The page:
Complexity is a constant challenge for science, politics and society: for science as the field of complexity research, in which complex systems are studied in the context of physics, biology, climate research or virology; for politics as the challenge of casting complex interrelationships into concrete policies that find democratic majorities; for society as the everyday difficulty of aligning one’s personal behaviour with the complexity of the environment. However, complexity becomes particularly challenging in those areas where all three forms of complexity come together.

The aim of the inter- and transdisciplinary research project AI NAVI is to explore the central aspect of social complexity, decision-making in the social realm, in dealing with complex systems such as the climate or pandemics under the influence of AI systems. In doing so, the complexity competence will be investigated as well as the possibilities for mastering complexity through AI applications, to develop strategies for a successful AI-supported, participatory and emancipatory handling of complex social challenges.


What is complexity

Complexity is a word that has been heard more and more in recent years. When it comes to characterising populism or conspiracy theories, for example,

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Systems Aikido

Alex Penn’s talk  at TEDxSouthamptonUniversity, a self-organized TED event at the university of southhampton in 2013, about Systems Aikido as a philosophy for engineering complex systems. 

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Case studies of AI NAVI

Germany UK US Australia
HDI[1] 0.947 (very high) 0.932 (very high) 0.926 (very high) 0.944 (very high)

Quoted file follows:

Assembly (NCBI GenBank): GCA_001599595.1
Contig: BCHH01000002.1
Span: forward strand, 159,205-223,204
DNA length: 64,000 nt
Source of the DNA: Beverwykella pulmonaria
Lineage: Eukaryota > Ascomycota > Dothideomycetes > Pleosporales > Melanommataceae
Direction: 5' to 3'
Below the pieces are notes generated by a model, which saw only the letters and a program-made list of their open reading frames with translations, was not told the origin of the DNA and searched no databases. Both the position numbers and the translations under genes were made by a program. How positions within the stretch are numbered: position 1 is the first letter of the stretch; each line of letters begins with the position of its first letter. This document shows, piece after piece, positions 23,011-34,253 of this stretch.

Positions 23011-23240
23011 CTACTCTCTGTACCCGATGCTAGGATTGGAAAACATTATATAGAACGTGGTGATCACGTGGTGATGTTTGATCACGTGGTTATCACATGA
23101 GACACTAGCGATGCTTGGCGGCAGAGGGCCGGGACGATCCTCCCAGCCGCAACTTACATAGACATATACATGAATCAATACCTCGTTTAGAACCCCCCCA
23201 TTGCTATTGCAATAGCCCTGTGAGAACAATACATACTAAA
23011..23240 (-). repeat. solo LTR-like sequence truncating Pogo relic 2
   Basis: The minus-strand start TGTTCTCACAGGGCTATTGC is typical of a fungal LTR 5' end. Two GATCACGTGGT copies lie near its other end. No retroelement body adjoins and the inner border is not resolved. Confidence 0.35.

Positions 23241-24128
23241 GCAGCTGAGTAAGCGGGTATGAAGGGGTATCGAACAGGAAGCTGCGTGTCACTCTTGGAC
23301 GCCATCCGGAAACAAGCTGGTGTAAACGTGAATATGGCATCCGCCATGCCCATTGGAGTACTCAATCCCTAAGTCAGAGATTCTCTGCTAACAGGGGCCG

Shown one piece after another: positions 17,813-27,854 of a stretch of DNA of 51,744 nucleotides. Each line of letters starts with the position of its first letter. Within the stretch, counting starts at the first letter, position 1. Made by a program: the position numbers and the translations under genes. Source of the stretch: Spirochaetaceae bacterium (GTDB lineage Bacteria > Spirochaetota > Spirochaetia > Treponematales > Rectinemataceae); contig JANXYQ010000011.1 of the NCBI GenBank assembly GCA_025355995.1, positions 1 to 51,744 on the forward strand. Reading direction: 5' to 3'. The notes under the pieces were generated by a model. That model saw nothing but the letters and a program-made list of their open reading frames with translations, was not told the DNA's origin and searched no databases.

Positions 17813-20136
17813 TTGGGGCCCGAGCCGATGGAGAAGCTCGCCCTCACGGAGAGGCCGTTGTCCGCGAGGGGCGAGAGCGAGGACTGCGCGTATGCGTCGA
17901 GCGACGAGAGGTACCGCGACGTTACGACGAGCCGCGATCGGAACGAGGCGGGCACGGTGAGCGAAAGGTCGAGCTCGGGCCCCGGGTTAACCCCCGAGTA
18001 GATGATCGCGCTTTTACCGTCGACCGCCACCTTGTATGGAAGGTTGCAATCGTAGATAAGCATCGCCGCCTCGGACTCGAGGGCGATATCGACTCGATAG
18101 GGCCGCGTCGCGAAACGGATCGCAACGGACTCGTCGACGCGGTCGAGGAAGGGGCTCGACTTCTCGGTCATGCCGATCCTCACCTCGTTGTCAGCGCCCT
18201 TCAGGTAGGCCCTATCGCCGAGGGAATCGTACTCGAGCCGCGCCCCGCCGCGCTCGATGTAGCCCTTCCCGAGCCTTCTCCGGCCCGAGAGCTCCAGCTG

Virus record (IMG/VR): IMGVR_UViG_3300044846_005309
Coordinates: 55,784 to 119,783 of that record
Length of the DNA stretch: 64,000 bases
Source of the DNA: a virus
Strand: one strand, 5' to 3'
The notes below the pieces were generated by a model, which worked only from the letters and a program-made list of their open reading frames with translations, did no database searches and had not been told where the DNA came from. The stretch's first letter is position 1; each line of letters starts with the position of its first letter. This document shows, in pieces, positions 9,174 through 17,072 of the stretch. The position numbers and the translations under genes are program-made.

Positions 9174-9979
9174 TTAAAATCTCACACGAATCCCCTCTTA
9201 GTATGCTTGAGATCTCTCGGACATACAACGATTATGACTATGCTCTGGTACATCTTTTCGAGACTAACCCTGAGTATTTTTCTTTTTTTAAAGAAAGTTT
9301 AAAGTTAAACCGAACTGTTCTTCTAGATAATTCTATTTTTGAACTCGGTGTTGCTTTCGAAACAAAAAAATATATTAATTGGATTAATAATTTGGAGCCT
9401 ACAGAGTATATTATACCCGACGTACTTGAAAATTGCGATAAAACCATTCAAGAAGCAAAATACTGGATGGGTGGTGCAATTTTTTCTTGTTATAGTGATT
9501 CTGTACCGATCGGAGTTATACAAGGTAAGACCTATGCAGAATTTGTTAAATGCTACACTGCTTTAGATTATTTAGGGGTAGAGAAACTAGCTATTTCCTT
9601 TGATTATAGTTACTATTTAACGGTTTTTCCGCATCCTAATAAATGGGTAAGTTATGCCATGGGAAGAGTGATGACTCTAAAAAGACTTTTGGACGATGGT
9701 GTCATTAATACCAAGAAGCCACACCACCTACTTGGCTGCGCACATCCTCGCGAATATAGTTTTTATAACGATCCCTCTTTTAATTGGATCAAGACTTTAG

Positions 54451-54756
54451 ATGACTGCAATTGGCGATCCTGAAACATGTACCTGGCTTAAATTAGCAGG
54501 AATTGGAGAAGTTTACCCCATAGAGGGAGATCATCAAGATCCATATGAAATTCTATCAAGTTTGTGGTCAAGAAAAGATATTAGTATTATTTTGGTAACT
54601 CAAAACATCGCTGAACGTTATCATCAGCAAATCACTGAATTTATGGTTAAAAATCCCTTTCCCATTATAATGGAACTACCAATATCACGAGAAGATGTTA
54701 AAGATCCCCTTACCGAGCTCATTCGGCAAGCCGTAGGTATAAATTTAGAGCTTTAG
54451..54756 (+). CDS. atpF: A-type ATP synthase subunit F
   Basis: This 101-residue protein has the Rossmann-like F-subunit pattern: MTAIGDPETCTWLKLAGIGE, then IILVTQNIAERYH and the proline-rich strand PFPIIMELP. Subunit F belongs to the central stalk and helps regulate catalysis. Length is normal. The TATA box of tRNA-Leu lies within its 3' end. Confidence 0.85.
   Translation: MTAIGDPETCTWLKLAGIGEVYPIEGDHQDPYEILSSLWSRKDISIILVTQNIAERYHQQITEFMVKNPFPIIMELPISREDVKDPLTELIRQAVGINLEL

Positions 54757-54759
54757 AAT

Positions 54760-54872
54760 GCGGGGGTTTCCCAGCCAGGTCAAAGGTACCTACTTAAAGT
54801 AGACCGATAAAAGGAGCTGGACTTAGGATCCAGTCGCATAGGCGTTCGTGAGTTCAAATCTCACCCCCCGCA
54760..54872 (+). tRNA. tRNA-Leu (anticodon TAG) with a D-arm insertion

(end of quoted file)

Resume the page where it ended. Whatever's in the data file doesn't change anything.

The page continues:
CCPI[2] 56.39 (medium) 69.66 (high) 19.75 (very low) 28.82 (very low)
Greenhouse gas emissions per capita[3] 9.72 t 6.80 t 18.44 t 24.63 t
Covid infections per 100,000 inhabitants[4] 4,910 10,800 12,430 293

[1] Human Development Index 2021 (figures for 2020)

[2] Climate Change Performance Index 2021

[3] Figures for 2018 based on (Ritchie & Roser, 2020)

[4] Based on official figures by the Johns Hopkins University September 13th, 2021

Case studies

The project includes four case studies or respectively one case study in four countries, i.e. Germany, the US, the UK, and Australia. These case studies are intended to provide a background for the study of the research objectives and a specific behavioural domain for the experimentation and empirical research. They were chosen because of their similarity in standard of living, which promises to find common behavioural patterns or lifestyles, and their dissimilarity in terms of their reaction to climate change and the Covid19-pandemic. This may provide the opportunity to detect cultural components of the behavioural domain and the associated decision-making.

» Learn more about the case studies.

Principal investigators of AI NAVI

University Mainz

Prof. Dr. Petra Ahrweiler

Technology & Innovation Sociology / Social Simulations Lab


Prof. Dr. Paul Lukowicz

Embedded Systems


University of Surrey

Dr. Alex Penn

Center for Research in Social Simulation


University Gießen

PD Dr. Kai Hamburger

Allgemeine Psychologie und Kognitionsforschung

Arizona State University

Prof. Dr. Erik Johnston

School for the Future of Innovation in Society and School for Complex Adaptive Systems

planning grant funded by 

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